4. It’s different when you are fighting for your home
One of the reasons traumatic events can be scarring is that they often seem completely random, creating a feeling of helplessness. The soldier may question why his friend was killed and not him, after all, seconds before, he was standing exactly where his friend stood when the bomb exploded. The person riding the earlier bus might question why she left the house earlier that day and wasn’t on the bus that was blown up in the terror attack – the bus she normally rides to work. The lack of control over traumatic events that occurred or could occur in the future is frightening. In Israel, this is tempered with a collective purpose. Everyone goes to the army for the same reason. Everyone suffers from terror attacks for the same reason. The individual cannot control what is happening but at least they know why it’s happening.
It’s one thing to be a soldier fighting in a far-off land because your government decided it’s necessary. It’s very different when you can stand on a hill and see the homes of the people you are defending, possibly even your own home. This doesn’t make the traumatic experience easier but it gives the psyche a way to process it. There is a goal and a purpose, it’s not random – it’s personal.
While Americans might honor or respect their soldiers, Israelis love their soldiers passionately. Honor is something you do from far away. Love is up close and personal.
To Israelis, soldiers aren’t heroic figures you throw parades for and give medals. Soldiers are our boys, our girls, our family. You feed them, make sure they are warm and comfortable. You let them sleep on your shoulder if they fall asleep next to you on the bus. It doesn’t matter if you never saw them before and don’t know their name. It doesn’t matter if they come from a different background than you or have a personality you don’t like. The minute they put on the uniform they belong to you and you belong to them. Each soldier could be anyone’s soldier so you do for someone else’s son or daughter exactly what you would hope someone would do for yours. Our heroes are soldiers that go home and their mother tells them to take out the trash. No one calls them “Sir.” Rarely will anyone thank them for their service but everyone will love them.
This is relevant to people everywhere…
My grandmother always said: “You can learn from anyone. From some you learn what to do, from others you learn what not to do.” I’m writing this because the Israeli example is relevant to people everywhere. From it, I hope that others will learn how to empower themselves.
Today, with the rise in terrorism worldwide, there is added impetus to understand trauma and PTSD. While one might be more likely to discover PTSD in soldiers, security forces or rescue workers, anyone who has been exposed to highly traumatic situations (such as a terror attack) could also be afflicted with PTSD. Just ask the people who worked next to the Twin Towers, the children of Beslan, the Bastille Day revelers in Nice, or pretty much any Israeli citizen.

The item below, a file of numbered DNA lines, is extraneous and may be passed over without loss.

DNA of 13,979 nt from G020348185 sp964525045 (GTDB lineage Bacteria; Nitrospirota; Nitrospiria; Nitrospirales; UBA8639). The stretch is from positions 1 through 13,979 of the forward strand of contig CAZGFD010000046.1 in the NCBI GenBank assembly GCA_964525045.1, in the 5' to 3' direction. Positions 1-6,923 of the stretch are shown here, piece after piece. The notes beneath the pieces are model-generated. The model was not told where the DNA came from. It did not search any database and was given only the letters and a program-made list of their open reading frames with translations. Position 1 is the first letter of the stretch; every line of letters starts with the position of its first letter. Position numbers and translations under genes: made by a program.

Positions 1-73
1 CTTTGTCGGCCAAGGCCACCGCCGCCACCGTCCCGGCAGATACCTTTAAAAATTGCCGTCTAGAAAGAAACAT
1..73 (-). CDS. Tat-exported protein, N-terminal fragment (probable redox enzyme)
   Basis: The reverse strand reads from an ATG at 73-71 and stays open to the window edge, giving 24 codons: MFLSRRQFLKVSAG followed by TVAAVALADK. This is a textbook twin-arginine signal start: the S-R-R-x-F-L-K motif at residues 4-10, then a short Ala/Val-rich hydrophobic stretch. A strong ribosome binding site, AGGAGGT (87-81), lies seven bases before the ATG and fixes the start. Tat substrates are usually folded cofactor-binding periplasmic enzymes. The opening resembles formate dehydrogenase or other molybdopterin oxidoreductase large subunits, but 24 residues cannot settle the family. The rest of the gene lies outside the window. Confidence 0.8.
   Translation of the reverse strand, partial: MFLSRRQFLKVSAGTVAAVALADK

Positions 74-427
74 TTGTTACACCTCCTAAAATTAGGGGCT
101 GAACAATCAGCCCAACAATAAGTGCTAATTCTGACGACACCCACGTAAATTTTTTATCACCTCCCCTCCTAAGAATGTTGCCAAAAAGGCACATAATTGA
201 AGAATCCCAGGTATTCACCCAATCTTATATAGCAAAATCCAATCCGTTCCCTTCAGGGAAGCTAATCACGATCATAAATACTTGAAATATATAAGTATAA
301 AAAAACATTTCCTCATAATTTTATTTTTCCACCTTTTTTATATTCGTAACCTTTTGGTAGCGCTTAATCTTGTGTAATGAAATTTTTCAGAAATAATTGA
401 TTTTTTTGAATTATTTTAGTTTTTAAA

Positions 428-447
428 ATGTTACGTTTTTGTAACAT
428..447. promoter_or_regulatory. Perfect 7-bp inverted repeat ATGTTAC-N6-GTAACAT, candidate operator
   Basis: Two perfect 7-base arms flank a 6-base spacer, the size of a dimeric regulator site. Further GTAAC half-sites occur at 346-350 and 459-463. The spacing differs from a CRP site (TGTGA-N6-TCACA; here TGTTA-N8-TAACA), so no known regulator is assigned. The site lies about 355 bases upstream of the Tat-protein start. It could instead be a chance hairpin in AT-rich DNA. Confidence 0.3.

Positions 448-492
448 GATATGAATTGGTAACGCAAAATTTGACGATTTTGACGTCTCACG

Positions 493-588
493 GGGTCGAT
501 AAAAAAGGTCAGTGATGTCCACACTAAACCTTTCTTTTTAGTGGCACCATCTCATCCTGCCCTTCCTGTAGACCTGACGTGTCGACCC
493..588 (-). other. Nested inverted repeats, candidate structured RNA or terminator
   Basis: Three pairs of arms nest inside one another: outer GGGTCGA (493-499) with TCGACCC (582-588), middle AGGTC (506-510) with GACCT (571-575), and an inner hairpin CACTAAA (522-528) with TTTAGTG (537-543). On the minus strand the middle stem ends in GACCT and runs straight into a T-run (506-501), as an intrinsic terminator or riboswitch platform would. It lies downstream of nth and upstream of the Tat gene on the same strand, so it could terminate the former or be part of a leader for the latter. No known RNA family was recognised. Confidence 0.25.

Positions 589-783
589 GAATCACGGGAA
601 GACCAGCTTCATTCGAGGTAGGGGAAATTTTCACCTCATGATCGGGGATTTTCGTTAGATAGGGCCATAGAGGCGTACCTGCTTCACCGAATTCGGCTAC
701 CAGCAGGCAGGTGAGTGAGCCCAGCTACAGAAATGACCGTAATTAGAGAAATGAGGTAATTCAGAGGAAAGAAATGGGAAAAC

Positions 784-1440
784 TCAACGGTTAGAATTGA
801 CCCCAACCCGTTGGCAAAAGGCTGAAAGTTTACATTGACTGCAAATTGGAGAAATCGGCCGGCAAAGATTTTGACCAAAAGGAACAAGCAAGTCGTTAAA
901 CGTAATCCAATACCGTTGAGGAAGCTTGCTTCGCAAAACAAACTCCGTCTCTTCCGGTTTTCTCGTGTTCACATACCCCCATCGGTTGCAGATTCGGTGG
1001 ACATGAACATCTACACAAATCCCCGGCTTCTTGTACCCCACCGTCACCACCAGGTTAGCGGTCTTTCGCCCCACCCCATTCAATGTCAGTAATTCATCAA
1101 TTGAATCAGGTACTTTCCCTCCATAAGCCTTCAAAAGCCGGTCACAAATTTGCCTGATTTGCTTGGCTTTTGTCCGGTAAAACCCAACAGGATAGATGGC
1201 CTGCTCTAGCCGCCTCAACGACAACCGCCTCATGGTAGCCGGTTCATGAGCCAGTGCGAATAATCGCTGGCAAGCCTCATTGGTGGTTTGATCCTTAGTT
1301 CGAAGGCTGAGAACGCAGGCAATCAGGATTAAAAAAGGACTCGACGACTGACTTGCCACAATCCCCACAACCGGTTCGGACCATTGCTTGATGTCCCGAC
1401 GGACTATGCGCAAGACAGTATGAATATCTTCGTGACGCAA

We don’t have to go even as far as terrorism and war. Sexual abuse survivors for example, also belong in this category.
Not everyone who experiences trauma, even extreme trauma, will later be afflicted with PTSD. In fact, most people will not. Even so it behooves us all, no matter what our station in life, position or nationality, to have at least some understanding of trauma and PTSD. Sadly, this information could suddenly become very relevant.
The magic words
What can you do to help someone suffering from trauma or PTSD? You don’t have to have any special qualifications to help. Amazingly there are magic words that you can say that, if you mean them, can work wonders. Can you guess what they are?
Trauma manifests itself differently in different people. One of the most insidious ways that traumatic experiences can affect the psyche is in alienating the individual from those who care about him or her. The feeling that “no one can understand me” (which is often true because only those who have had similar experiences can really understand) leads to the feeling that “I am alone”.
A person who is suffering needs to find a way to release their pain. This needs to be done in a way that suites that individual and needs to happen in a way that they don’t feel judged. Often times successful therapeutic methods have to do with activities and/or with animals (who don’t demand explanations). There are many effective methods, as a bystander you can help someone suffering find the method that suites them but otherwise that healing is their private journey.
Here’s what you can do:
Address the lie of, “I am alone.” This thought is poison to the soul and can lead even the strongest individuals on a downward spiral. The key to the prison this thought creates is astonishingly simple. All you have to do is mean it.
Use the magic words: “You are not alone.”
Understanding, being there without judging, love… these don’t fix the problem but they go a long way to making it less severe.